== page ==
Looking back at Linux in 2004, I see one thing as clearly as I see my hand in front of my face: Linux is the mainstream.
Which companies stand behind Linux today? I mean really stand behind it, and not just give it lip service? Its companies such as Hewlett-Packard, IBM, Novell and Oracle. Were talking the whos who of American technology vendors.
Whos using Linux? Everybody. Small companies, Fortune 50 enterprises, nonprofits, governments. Everybody.
Why? Because, when you cut through all of the FUD (fear, uncertainty and doubt), all of the bought and paid-for ROI (return on investment) and TCO (total cost of ownership) studies, all of the intellectual property fears, the bottom line is that Linux simply works.
It does more than just work, though. All of the members of the Unix family—AIX, Solaris, HP-UX, etc.—can make that claim. Linux simply delivers more IT goodness on more platforms than all of the other Unix platforms combined.
And as for Microsoft and Windows, please. Linux delivers more reliable, faster Web and intranet services for less money.
Dont believe me or those Microsoft “Truth” campaign ads? Then look for yourself.
Thats one of Linuxs beauties. Anyone can get a copy, test it out, kick its tires and make up their own mind.
Heck, with todays CD-based Linux distributions such as Knoppix and Gnoppix, you dont even have to install Linux on a PC. You just boot it up from a CD-ROM and give it a test drive. What could be easier?
In the past year, hundreds of thousands of users and thousands of companies have done just that, and theyre now shifting over their infrastructure and edge servers to Linux.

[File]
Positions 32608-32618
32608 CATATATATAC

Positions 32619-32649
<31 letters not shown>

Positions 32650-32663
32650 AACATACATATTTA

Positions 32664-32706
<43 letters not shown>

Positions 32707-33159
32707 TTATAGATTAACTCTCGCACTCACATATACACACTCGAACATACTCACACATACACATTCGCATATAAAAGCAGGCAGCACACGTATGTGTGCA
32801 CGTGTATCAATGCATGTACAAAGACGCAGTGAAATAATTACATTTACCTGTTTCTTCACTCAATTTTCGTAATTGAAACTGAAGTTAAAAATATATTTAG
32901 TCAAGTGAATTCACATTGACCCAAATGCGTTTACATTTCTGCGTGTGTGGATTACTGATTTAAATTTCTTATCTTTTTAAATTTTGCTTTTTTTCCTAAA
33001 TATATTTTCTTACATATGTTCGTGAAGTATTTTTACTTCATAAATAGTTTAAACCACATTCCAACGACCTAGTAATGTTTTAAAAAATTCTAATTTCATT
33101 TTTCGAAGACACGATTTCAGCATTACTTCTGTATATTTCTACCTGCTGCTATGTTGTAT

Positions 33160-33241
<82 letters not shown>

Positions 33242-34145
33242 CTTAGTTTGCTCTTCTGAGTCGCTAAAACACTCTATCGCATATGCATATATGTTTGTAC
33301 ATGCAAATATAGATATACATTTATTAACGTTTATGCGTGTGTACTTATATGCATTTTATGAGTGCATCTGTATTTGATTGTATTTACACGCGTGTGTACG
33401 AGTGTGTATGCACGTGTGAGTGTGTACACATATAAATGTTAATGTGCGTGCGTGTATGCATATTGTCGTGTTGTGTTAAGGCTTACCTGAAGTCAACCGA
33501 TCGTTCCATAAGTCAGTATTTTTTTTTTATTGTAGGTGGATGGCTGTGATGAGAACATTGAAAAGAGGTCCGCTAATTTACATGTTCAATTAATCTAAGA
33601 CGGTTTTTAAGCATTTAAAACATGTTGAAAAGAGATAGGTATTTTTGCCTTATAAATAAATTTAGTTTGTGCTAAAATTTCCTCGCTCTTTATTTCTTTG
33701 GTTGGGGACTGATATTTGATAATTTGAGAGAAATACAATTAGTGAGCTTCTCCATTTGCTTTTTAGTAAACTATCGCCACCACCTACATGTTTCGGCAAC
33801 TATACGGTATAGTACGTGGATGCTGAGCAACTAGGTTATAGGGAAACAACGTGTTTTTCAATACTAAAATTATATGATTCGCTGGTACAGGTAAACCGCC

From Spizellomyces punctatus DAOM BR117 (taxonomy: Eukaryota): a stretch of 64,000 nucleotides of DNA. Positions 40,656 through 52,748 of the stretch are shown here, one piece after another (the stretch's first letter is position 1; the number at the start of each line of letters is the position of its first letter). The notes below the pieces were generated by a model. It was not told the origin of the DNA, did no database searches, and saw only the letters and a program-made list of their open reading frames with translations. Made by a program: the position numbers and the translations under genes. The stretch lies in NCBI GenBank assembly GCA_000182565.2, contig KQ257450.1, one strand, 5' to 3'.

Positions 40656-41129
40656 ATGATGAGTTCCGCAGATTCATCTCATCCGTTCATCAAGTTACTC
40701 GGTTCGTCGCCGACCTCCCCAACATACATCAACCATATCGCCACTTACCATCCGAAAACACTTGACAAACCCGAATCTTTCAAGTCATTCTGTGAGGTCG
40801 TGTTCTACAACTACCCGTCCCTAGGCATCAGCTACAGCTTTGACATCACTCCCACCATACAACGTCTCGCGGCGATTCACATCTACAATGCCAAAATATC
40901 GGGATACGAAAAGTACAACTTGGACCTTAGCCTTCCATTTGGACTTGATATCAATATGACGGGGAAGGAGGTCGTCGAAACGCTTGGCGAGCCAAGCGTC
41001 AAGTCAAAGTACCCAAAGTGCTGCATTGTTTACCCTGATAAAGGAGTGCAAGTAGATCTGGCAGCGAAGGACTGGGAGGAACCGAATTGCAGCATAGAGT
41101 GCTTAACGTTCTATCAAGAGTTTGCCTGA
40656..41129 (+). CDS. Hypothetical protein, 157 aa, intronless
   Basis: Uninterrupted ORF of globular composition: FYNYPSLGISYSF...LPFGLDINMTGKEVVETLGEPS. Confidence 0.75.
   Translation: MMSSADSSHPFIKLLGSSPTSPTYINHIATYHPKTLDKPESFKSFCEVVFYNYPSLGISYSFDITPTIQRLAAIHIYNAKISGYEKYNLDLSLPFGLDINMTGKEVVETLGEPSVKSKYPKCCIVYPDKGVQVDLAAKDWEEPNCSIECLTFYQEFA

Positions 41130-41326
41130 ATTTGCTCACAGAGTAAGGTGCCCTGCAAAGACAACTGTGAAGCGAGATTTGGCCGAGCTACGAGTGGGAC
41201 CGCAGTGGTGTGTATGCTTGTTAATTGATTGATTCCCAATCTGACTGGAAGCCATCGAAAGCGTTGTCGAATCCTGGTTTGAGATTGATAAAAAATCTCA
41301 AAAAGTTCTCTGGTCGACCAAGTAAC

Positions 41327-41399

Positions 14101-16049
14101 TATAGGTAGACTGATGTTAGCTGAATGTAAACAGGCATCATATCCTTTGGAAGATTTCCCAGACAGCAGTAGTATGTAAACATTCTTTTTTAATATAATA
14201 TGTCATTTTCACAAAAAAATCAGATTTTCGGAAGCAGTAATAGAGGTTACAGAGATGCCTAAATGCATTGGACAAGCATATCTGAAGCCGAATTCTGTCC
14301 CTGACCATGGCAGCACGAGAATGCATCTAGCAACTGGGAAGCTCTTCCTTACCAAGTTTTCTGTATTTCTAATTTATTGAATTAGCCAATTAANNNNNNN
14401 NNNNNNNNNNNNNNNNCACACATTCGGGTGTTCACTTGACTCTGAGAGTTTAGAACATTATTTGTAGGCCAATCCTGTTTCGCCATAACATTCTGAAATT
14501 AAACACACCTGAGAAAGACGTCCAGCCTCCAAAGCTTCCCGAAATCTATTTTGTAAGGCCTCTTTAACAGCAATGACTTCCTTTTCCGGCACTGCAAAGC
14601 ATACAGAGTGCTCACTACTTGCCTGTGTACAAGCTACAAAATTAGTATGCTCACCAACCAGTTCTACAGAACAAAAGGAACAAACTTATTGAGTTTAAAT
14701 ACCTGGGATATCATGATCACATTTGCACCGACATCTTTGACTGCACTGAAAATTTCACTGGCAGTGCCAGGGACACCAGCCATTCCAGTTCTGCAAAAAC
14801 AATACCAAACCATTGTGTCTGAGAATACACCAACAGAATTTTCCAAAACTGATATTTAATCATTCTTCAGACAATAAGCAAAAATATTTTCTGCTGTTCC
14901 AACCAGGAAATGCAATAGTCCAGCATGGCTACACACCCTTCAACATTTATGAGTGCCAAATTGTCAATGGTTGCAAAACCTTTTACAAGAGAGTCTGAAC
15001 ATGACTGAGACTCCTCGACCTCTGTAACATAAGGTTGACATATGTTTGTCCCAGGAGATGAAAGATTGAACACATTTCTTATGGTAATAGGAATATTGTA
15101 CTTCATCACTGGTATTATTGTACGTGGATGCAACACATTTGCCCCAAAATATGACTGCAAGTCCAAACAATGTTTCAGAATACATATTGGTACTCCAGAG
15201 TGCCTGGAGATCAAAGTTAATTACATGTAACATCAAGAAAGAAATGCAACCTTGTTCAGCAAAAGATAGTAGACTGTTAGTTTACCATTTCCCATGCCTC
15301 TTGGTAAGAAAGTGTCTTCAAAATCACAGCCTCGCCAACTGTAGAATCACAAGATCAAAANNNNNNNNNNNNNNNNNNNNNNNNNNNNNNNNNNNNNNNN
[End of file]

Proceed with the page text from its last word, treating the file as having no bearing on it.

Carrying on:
Looking ahead to 2005, I only see this trend continuing. The older Unixes are going to continue their decline. Yes, Sun will do its darndest to slow that down with Solaris 10, but itll do as well as I did in ordering the ocean not to wash away my sand castle when I was a kid.
And as for Microsoft? I think all you need do is look at Steve Ballmers recent comments about Linux and intellectual property to know that the company thinks Linux is going to be causing it serious trouble in the next few years.
You can always see this in Microsofts plans to make desktop programs such as the next version of Office dependent on server-based software. What nonsense!
No word processor in this day and age should need anything from a server except a place to store files. No, the reason why Microsoft is making these moves is to force users to use its own server software instead of Linux.
In the past, its been foolish to bet against the Redmond giant, but when it comes to Linux, Im willing to make that bet. Linux is simply a stunningly good operating system.
Besides, Microsofts operating systems and programs have become completely bug-ridden. Seriously, has a month gone by this year without a major Microsoft security problem?
I put it all together and I, for one, have no doubt that Linux—and not Windows—eventually will be the dominant operating system in the early 21st century.
eWEEK.com Senior Editor Steven J. Vaughan-Nichols has been using and writing about operating systems since the late 80s and thinks he may just have learned something about them along the way.
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